The ways in which political authorities respond to societal challenges is a key element in the interaction between social movements and state institutions. Two conceptual distinctions are important when studying such repertoires of counter-contention: authorities’ responses may (1) aim at either including or excluding challengers, and they may (2) either respect their autonomy or try to control them.
by Irene Weipert-Fenner & Jonas Wolff (Peace Research Institute Frankfurt)*
Social movement research has produced rich empirical accounts and useful conceptual proposals which help understand the ways in which movements challenge authorities, including political ones (see, most prominently, the concept and analysis of repertoires of contention). But the interaction between social movements and state institutions – be they at the national or at the international level – obviously involves two types of actors. Still, we know much less about the strategies through which political authorities respond to the contentious challenges posed by social movements. In this contribution, we propose a conceptual framework that grasps the overall repertoire of counter-contention that is available to state institutions in this regard. Specifically, we suggest differentiating between two dimensions: In the dimension of inclusion/exclusion, authorities’ responses can range from incorporation of social movement organizations, representatives and claims to their outright exclusion. In the dimension of autonomy/control, state institutions may respect social movements as independent collective actors or they may try to gain direct influence on their agenda and behavior. As we have argued elsewhere, this distinction results in four ideal-type responses to social movements that combine “inclusion and autonomy (liberal-democratic inclusion), inclusion and control (cooptation), exclusion and control (repression) or exclusion and autonomy (marginalization)”.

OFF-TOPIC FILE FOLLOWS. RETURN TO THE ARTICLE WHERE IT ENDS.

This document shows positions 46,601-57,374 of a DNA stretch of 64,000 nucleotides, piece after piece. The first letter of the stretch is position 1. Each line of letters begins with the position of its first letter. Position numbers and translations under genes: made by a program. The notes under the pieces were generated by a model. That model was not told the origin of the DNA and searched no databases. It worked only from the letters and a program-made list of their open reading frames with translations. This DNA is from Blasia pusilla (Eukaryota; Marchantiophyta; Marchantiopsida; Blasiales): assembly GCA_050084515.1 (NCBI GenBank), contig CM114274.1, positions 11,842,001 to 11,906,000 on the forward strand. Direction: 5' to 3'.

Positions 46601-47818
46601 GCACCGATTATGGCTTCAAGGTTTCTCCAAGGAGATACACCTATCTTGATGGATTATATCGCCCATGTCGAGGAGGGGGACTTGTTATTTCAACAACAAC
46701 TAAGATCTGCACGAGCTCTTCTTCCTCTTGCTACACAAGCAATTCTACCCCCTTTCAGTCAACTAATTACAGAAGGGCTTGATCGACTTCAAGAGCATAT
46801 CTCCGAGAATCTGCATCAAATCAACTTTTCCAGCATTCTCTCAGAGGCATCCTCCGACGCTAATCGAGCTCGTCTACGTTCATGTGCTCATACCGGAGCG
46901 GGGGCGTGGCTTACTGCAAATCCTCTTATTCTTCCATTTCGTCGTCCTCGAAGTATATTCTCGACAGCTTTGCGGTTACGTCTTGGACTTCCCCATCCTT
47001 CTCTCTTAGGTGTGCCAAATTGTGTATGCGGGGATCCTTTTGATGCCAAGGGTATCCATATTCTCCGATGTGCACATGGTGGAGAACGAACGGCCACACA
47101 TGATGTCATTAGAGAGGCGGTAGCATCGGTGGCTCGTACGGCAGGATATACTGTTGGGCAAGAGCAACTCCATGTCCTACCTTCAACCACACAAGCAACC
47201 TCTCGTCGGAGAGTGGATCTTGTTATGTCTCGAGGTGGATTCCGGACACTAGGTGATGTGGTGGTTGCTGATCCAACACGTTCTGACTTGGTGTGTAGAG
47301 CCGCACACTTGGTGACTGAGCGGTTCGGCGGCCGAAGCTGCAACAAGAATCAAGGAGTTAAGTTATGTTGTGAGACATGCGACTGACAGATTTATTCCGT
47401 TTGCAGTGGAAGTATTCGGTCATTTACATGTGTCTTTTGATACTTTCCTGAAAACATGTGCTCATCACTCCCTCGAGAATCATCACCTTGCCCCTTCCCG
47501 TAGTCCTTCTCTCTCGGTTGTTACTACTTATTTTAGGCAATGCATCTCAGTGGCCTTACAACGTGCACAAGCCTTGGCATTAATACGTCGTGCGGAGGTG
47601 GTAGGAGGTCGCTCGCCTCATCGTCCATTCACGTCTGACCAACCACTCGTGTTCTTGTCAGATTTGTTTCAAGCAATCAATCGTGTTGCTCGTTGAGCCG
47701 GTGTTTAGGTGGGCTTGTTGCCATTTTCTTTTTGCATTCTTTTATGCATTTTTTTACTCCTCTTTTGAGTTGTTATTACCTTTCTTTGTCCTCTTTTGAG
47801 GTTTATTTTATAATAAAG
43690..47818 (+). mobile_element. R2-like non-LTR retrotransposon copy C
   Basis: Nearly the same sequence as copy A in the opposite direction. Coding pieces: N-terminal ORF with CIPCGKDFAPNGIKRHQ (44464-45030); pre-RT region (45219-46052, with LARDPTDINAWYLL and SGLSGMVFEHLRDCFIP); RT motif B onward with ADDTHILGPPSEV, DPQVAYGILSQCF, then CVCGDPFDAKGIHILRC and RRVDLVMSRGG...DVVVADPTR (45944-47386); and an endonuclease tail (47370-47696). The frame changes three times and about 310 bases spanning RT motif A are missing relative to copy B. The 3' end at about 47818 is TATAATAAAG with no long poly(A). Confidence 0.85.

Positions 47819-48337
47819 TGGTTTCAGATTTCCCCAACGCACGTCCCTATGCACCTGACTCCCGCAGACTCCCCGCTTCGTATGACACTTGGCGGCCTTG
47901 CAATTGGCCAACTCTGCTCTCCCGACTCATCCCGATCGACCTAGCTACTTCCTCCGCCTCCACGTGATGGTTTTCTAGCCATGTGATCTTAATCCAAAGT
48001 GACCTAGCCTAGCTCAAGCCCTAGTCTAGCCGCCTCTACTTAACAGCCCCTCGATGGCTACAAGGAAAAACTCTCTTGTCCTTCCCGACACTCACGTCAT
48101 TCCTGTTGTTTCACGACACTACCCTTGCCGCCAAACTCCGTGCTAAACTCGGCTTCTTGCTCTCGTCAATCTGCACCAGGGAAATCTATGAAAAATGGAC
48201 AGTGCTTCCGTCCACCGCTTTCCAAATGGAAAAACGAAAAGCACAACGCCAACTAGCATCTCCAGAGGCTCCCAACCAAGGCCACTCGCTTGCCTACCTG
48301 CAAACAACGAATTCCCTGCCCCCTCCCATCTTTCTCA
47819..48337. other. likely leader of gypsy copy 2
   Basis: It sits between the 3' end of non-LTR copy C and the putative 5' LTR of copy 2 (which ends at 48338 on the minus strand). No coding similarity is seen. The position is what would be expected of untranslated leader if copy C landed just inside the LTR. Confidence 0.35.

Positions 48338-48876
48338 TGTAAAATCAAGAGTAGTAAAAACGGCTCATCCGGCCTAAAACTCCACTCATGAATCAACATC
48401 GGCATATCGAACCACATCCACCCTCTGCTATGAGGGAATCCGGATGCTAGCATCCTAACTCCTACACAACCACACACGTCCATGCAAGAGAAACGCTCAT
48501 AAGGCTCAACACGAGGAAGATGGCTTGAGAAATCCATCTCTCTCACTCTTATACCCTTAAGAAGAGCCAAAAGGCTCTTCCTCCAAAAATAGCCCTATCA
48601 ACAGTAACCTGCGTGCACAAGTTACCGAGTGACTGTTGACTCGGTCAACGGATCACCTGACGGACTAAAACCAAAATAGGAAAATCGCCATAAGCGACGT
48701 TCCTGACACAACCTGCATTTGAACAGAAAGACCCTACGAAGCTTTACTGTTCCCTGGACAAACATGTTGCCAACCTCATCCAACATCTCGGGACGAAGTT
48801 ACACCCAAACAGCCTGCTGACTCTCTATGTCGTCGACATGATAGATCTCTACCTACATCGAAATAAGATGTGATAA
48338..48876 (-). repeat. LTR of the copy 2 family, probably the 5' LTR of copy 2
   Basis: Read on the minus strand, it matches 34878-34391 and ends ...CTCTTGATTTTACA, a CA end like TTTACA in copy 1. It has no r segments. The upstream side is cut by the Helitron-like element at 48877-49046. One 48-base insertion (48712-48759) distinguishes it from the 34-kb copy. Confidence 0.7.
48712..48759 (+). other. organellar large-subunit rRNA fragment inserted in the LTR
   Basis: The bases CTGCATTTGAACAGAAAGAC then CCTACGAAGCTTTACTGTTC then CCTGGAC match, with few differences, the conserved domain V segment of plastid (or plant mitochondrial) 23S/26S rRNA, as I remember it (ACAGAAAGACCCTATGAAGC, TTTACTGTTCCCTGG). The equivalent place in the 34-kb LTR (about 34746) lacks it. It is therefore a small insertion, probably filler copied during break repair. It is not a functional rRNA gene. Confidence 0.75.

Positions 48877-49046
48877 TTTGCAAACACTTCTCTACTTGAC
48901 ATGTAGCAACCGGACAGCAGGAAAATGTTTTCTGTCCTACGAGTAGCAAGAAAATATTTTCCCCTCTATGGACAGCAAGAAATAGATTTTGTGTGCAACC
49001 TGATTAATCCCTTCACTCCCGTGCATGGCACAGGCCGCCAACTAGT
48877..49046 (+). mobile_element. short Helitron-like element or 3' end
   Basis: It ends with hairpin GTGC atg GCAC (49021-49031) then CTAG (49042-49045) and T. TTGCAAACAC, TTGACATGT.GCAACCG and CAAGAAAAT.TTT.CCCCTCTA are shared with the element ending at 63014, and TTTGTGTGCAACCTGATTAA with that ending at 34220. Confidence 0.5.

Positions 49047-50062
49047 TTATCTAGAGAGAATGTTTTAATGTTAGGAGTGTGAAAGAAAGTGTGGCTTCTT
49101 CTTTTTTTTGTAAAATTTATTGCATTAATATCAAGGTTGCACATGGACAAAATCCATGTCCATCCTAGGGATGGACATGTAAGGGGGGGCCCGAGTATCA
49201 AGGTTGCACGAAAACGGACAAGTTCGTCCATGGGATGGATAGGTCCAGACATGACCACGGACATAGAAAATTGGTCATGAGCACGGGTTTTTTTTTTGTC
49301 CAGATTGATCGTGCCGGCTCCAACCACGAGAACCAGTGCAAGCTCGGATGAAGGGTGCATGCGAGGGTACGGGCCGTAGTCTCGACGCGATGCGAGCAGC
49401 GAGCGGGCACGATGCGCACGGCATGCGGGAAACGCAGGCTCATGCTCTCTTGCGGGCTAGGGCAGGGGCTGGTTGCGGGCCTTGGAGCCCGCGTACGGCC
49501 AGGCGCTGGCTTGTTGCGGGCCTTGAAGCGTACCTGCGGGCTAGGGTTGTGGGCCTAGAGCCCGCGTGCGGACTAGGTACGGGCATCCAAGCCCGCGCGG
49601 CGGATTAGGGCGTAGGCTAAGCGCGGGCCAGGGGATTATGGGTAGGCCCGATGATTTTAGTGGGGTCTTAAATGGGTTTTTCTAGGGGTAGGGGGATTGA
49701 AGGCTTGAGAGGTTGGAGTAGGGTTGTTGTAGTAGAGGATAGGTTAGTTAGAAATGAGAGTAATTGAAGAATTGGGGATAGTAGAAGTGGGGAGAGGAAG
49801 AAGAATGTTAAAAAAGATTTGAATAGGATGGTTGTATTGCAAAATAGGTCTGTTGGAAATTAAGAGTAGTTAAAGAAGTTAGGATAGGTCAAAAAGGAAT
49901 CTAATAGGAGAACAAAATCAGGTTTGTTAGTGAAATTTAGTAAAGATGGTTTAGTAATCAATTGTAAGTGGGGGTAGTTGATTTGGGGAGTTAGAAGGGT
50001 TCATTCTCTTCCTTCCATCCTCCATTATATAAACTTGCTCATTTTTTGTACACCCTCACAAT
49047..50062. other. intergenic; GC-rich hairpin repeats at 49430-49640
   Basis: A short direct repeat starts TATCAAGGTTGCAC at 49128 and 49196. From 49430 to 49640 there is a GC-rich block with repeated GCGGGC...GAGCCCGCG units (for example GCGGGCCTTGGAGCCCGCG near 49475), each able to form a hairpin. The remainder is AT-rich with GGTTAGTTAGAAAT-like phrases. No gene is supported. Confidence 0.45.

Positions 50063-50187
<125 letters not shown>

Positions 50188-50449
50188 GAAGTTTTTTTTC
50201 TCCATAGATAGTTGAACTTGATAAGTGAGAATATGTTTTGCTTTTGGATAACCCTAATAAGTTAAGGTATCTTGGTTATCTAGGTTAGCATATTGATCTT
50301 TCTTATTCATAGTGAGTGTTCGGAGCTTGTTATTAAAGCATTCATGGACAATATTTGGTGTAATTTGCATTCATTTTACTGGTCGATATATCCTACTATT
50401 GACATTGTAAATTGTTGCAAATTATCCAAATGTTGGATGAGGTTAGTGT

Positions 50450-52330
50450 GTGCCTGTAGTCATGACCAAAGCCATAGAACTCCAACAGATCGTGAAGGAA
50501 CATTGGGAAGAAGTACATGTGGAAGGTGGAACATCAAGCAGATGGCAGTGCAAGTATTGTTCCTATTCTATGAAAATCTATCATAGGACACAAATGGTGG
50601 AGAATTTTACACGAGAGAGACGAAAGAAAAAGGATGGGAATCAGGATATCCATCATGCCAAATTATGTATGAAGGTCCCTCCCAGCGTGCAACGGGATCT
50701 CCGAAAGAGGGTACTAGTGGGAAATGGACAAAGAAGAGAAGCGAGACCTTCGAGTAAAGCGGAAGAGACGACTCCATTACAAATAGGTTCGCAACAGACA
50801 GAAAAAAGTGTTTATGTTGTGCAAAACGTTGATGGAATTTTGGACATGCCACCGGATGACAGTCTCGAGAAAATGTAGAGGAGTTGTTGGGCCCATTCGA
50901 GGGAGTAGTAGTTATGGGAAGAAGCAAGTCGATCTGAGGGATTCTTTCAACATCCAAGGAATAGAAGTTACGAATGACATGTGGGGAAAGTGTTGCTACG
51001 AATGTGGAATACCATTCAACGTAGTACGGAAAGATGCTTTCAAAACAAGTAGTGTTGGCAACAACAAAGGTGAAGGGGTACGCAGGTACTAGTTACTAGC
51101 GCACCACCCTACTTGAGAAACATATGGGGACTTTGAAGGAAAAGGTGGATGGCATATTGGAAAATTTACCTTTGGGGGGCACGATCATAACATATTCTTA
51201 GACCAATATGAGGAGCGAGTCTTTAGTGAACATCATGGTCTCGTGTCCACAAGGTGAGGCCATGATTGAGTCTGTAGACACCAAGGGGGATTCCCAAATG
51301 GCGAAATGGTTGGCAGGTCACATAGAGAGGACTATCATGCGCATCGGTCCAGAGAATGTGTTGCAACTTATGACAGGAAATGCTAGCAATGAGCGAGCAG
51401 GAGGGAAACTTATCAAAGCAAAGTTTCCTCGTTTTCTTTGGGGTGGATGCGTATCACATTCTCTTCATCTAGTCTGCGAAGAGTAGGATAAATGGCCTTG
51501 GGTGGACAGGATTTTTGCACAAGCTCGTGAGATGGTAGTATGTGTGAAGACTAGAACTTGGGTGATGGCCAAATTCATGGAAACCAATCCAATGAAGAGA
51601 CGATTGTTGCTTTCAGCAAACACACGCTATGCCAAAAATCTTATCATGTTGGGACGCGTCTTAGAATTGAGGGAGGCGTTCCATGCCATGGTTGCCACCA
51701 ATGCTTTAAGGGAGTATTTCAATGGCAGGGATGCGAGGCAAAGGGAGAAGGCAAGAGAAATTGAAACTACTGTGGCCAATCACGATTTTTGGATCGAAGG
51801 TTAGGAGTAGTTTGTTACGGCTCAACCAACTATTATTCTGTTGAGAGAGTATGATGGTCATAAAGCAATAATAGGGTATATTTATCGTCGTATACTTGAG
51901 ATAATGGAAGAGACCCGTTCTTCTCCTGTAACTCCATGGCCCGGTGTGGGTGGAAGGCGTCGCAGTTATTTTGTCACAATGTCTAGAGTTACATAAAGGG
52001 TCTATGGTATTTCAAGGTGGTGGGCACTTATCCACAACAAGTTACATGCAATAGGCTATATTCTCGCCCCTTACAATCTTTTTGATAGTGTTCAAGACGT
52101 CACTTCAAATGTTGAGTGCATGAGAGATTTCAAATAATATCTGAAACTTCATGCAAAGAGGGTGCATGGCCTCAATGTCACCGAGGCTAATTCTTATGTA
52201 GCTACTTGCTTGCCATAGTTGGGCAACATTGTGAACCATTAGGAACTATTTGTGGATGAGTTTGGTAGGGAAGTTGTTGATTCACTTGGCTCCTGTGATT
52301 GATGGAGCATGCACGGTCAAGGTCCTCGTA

This conceptual framework, as we argue in the following, has two key advantages. First, it allows us to theoretically acknowledge and empirically study the ambivalence of inclusion. Inclusionary strategies are generally seen as the more benign type of response to societal challenges. However, as is well-known from social movement studies, inclusion per se does not enable challengers to gain political voice and/or see their demands implemented. Rather, it frequently takes the form of cooptation which, in our conceptual framework, is defined as controlled political inclusion (the term “controlled inclusion” is taken from Philip Oxhorn). The second advantage is that our conceptual framework helps us avoid the dichotomous distinction between democracies (that are supposed to be characterized by liberal-democratic inclusion) and autocracies (that are usually thought to rely on repression). Democracies do also coopt, repress and marginalize, just as non-democratic regimes also make use of inclusionary strategies. In principle, we should expect any political regime to use the whole range of responses – even if democracy imposes specific constraints on the use of repression and implies particular political incentives to include challengers (in one way or another).